When I open the window, a cold draught slits knife-like across my exposed skin. I draw my knees up to crouch on the sill, a testament to how tired I am – ordinarily, I would have hopped up or over. Outside, Jason's leaning against the rusty fire escape, overlooking Blüdhaven with drooping eyelids, smoke curling from his mouth.
Around the cigarette, his fingers are trembling, though not from the dank October air. Nightmares, I think. Small wonder.
I want nothing more than to squeeze the back of his neck reassuringly and draw him in to press our foreheads together. But I've taken care not to touch him without permission. He's had enough done to him that he doesn't need my affection forced upon him too, even if I mean well. It's already a miracle he's agreed to crash here. Gotham no longer offers him protection. His safehouses have been compromised and he has nowhere to go but abroad. I can't have that.
"Do you want the bed?" I offer again, when the silence pressures me. "I know the sofa's a bitch to lie on."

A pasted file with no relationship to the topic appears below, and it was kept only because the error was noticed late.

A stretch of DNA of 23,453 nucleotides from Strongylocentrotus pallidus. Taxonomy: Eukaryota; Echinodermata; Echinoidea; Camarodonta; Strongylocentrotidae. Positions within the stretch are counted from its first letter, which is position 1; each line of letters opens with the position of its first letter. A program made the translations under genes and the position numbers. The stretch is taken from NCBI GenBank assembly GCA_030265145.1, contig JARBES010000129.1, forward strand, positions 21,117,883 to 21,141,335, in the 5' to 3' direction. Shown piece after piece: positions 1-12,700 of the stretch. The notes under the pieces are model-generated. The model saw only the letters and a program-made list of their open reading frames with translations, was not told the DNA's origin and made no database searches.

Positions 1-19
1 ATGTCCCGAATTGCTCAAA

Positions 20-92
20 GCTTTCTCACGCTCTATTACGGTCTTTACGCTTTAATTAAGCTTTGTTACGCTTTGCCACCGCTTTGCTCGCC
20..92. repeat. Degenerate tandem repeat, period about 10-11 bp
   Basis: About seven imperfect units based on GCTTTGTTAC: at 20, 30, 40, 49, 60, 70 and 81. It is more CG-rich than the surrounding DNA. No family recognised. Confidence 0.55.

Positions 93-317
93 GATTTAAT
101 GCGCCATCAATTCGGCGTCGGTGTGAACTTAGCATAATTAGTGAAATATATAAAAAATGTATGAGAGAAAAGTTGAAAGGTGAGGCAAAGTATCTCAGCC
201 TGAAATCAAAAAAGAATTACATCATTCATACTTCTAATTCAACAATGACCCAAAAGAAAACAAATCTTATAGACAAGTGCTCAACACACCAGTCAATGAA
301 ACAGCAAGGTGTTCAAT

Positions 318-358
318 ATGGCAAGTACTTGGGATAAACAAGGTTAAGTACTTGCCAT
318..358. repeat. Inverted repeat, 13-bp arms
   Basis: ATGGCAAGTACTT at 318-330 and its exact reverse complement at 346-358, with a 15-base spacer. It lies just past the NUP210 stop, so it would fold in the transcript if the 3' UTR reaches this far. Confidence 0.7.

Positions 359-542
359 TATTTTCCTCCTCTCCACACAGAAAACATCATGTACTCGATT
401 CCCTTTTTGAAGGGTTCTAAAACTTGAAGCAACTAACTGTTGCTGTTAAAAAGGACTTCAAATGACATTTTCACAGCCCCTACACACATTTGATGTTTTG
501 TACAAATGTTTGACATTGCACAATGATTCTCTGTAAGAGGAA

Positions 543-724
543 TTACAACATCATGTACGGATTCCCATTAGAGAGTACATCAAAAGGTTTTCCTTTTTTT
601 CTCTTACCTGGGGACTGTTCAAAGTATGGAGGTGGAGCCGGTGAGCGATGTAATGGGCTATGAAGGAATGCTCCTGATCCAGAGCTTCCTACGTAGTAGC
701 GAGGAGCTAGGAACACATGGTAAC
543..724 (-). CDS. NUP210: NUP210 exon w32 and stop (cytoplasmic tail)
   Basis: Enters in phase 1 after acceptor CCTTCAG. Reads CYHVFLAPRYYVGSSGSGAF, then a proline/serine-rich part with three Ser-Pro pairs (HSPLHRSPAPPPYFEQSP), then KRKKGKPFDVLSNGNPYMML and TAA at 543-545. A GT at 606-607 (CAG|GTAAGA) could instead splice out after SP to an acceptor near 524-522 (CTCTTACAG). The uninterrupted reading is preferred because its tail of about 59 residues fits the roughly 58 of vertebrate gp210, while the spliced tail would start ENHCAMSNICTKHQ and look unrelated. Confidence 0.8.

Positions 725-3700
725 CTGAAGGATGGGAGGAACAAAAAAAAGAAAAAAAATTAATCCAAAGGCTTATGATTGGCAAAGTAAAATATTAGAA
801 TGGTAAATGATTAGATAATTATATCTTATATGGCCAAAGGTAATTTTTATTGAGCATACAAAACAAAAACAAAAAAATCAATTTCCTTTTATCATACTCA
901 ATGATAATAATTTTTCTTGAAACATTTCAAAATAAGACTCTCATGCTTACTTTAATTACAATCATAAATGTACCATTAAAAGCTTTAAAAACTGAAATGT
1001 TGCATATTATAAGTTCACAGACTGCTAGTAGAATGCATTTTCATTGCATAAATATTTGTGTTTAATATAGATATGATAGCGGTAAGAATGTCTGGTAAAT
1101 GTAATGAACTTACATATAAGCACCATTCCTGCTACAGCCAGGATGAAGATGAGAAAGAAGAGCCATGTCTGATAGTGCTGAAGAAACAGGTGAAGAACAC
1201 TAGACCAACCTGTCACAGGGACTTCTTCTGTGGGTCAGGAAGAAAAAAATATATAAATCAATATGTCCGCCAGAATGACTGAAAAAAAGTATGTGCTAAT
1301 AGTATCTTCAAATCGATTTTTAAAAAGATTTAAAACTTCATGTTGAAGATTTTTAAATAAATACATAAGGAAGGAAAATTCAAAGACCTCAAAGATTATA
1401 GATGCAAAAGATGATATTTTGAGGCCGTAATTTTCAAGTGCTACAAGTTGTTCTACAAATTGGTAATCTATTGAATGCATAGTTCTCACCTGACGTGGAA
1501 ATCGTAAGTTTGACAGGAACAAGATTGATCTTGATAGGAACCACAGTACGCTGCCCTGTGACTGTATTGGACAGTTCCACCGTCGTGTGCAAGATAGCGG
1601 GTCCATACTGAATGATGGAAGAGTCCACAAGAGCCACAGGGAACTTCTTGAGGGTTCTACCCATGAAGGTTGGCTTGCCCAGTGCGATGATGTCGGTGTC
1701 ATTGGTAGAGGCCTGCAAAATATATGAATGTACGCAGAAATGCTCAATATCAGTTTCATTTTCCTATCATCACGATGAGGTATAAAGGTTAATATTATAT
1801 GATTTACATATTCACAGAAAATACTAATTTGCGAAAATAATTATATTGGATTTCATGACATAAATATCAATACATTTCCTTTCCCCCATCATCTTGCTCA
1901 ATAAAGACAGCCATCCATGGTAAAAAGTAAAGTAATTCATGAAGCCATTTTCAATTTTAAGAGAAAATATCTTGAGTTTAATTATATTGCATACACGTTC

"I can't kick you out of your own bed," he says and flicks the stub into the darkened streets.
"You could slip in with me," I suggest with a grin: let him decide whether I'm joking or not.
He leans against the railing and studies me. I shift on the balls of my feet to work the circulation back into them. His scrutiny seems to attract all the blood to my face.
A smile of his own twists up the corners of his mouth. His eyes gleam in the orange lamplight from below.
"Lead the way, Dickiebird. I'm not saying no to another offer. That thing you call sofa is a torture device straight from hell."
I shrug. "You didn't want to listen."
I lock the window again once we've climbed through. Jason's movements are sluggish, but the tension in them spells alertness. Even with me, he can't relax. Perhaps he fears rebuke, and true, while I can give him shelter, I can't excuse his dealings of the past months.
But that's a matter for another day. More than moral lessons, Jason needs a friend who's not going to poison his ear.
I slip under the covers and hold the edge up for him to follow.
"Do you want to be the big spoon or the little spoon?" I ask. "Or, uh," adding hastily, "I'll just turn around and leave you be."
I give an undignified squeak when his icy feet touch mine.
"Be my big spoon, then," he says, reclining onto the pillow. "I'd probably freeze you to death."
I chuckle, but it comes out like a cough. Throwing the blanket over his shoulders, I settle against his back, cocooning him. He's rigid and bone-chilled, but thawing slowly.
"I've got you, little wing," I murmur against his neck and hold him close until his shivers subside and I feel him drift off to sleep.